Bas Losekoot (1979) born and based in Amsterdam, the Netherlands. I am a photographer concerned with small socio-cultural issues in big cities around the world.
As a starting photographer, I was trained in a classical photo studio. Later on, I got interested in the moving image, and graduated at Art school with a mixed-media installation. Later, I studied cinematography at the Dutch Film academy, while I was working as a projectionist in an old cinema in Amsterdam, where I got fascinated with the single film-frame.
On assignment, I worked for many years as a stills-photographer on film sets, where the day consists out of a lot of waiting. Therefore, I had the chance to study the decoupage, mise-en-scène and especially: cinematic light. With many gaffers on set, we discussed what might be the: “believability of light”. I always have been interested in cities and was attracted to the images of photographers that worked within the public domain. For this project, I decided to take the lights out of the photo studio, starting to imagine the street as one large studio.
Since the beginning of the Urban Millennium, we are facing the biggest wave of urbanisation in human history. In 2011, I started a visual exploration on the consequences of growing population density. I selected nine fast growing megacities around the world that hold 20 million inhabitants, or will reach this number in the next couple of years. Who are these anonymous urban citizens in these cultural dynamic cities that seem to be heterogeneous? What does this excessive growth do with our sense of personal space in the public domain?
Photographing in the streets of these crowded city centres, I started perceiving the city as a pressure cooker of human expression and development. How do people living and working in modern cities cope with the sheer amount of information and being surrounded by so many strangers when navigating megacities? I wanted to capture this by focussing on body language, gestures, facial expressions, momentary eye contact, and so on. I endlessly wandered the cities to ascertain the physical and psychological distance between people. How do we present ourselves in the street? Do we really reveal who we are, or are we hiding something from others and ourselves?
On this project, I recently published my first monograph – Out of Place – with Kehrer Verlag. Renowned photobook designer Teun van der Heijden translated the project into an extraordinary book. The design emphasises the cinematic quality of the photographic series. It is structured with different page formats and positions, that mimics the stratification of life in modern megacities.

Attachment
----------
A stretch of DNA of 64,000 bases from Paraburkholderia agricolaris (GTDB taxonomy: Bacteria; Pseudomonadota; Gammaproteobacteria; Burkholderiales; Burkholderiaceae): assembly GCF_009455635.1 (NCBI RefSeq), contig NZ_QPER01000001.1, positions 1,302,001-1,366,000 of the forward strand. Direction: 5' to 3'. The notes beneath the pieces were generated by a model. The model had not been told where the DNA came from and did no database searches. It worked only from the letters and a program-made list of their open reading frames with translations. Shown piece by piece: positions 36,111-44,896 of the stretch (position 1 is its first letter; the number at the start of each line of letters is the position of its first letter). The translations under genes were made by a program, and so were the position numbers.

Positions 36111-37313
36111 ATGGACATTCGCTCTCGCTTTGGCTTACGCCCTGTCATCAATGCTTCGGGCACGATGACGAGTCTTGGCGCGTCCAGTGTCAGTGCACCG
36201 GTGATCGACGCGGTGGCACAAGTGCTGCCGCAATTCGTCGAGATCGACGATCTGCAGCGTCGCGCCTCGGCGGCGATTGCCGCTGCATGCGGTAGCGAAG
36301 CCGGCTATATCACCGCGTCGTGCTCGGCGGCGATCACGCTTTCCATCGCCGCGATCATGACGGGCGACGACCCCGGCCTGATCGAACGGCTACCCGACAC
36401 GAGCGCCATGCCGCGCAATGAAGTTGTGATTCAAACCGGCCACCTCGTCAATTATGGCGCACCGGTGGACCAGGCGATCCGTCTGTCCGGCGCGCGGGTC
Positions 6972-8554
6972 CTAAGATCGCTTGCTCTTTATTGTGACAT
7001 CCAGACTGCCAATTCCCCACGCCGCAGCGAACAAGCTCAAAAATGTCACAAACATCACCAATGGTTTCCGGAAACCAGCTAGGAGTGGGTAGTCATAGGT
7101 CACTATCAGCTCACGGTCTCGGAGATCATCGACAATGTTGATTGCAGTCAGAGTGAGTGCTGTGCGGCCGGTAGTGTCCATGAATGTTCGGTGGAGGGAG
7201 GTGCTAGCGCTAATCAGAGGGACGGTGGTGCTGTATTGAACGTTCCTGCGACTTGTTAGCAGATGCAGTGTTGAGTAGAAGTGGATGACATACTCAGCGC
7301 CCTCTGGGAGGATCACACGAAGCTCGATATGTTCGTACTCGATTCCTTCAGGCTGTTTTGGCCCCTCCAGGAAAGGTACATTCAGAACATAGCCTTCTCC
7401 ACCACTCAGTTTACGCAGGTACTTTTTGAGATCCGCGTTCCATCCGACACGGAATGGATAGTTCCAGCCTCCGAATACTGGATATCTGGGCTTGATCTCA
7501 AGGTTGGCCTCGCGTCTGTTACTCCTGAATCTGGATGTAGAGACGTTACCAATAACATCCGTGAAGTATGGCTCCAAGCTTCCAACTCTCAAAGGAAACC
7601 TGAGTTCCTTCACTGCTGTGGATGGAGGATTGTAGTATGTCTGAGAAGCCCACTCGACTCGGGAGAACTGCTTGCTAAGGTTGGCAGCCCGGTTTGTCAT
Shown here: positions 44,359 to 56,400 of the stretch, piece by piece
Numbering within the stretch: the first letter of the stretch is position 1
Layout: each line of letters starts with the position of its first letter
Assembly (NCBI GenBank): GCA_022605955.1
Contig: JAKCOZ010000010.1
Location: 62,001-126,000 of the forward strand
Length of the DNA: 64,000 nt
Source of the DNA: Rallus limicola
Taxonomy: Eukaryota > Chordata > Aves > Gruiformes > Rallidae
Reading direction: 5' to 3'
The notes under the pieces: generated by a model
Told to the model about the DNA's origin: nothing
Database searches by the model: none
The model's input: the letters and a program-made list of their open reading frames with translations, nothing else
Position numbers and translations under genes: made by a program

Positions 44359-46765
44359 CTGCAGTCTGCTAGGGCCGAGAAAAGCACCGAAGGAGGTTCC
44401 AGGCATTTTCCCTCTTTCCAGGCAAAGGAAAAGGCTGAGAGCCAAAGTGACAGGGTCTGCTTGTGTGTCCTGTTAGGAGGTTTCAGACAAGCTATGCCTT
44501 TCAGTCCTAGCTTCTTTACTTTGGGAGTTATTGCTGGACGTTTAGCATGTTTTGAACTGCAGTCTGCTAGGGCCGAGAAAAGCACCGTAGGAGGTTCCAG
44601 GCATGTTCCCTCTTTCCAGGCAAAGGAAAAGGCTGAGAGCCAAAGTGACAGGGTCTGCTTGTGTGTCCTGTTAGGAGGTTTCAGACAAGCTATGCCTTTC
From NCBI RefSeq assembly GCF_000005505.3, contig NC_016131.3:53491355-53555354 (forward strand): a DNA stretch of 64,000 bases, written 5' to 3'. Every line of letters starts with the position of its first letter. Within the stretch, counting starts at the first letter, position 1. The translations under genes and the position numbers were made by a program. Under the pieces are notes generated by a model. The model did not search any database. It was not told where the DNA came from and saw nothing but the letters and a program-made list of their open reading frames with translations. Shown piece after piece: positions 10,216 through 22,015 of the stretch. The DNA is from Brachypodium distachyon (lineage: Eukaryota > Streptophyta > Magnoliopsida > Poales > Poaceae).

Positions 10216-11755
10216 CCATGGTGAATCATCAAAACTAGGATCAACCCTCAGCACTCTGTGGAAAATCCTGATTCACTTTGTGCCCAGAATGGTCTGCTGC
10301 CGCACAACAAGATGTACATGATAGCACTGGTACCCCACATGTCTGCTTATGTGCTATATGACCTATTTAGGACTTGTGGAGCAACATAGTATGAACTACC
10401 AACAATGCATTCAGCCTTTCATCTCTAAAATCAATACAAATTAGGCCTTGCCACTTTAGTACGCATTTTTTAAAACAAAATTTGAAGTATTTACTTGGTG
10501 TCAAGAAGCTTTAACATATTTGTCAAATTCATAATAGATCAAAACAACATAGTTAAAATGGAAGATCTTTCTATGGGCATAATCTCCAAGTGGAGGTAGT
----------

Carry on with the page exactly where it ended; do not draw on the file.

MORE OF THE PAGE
I started this project in the streets of Manhattan. I lived there for 3 months in order to work in the streets every day. After one month I, attended a workshop with the great Alex Webb and Rebecca Norris Webb, where I had the chance to show my experiments. Their positive feedback encouraged me to continue the project.
This methodology created in New York functioned as a blueprint for other cities. My aim was to foreground my research within a rapidly changing global context. I focused on nine cities that were reaching or had passed twenty million inhabitants. The selection criteria were mobility and density. Mobility concerns the dynamics of pedestrians in the streets. Density relates to the number of people in urban centres during rush hour periods.
By the end of 2018, I had photographed in New York, São Paulo, Seoul, Mumbai, Hong Kong, London, Lagos, Istanbul and Mexico City. In each of those cities I worked for at least one month – walking the streets every day from sunrise till sunset. The favourite city I have worked in was Mumbai, because of its energy and uncomplicated vibe. Lagos/Nigeria was maybe the most difficult city that I have ever worked in, yet at the same time, the most interesting.
I tend to photograph at the most crowded hours of the day, so often at rush hours, or around lunch time. My best photographs usually have an interesting mix between artificial and direct sunlight, therefore I like to go out to shoot on bright sunny days. So actually, the best conditions are when there is lots of light, wind, sound, people, movement, energy and chaos.
I’m fascinated by city life; I spend a lot of time on the street observing it. I always considered it to be a spectacle; a continuous stream of split-second encounters. A city is like a pressure cooker for human expression and development. I’m convinced that the street is a place to learn from, it can hold up a mirror to society. With my work, I would like to create awareness, which can lead to a better understanding, which finally can cause change in complex social issues.
Curiosity is the motor of my work. I photograph people in order to really see them, to study small gestures indicative of something meaningful about the person and the contemporary urban experience. I use flashlight because it empowers the capacity of photography to really freeze movement. Through this technology, like in the stop-motion photography of Eadweard Muybridge, I am able to capture something that remains unseen to the naked eye at the normal speed of life.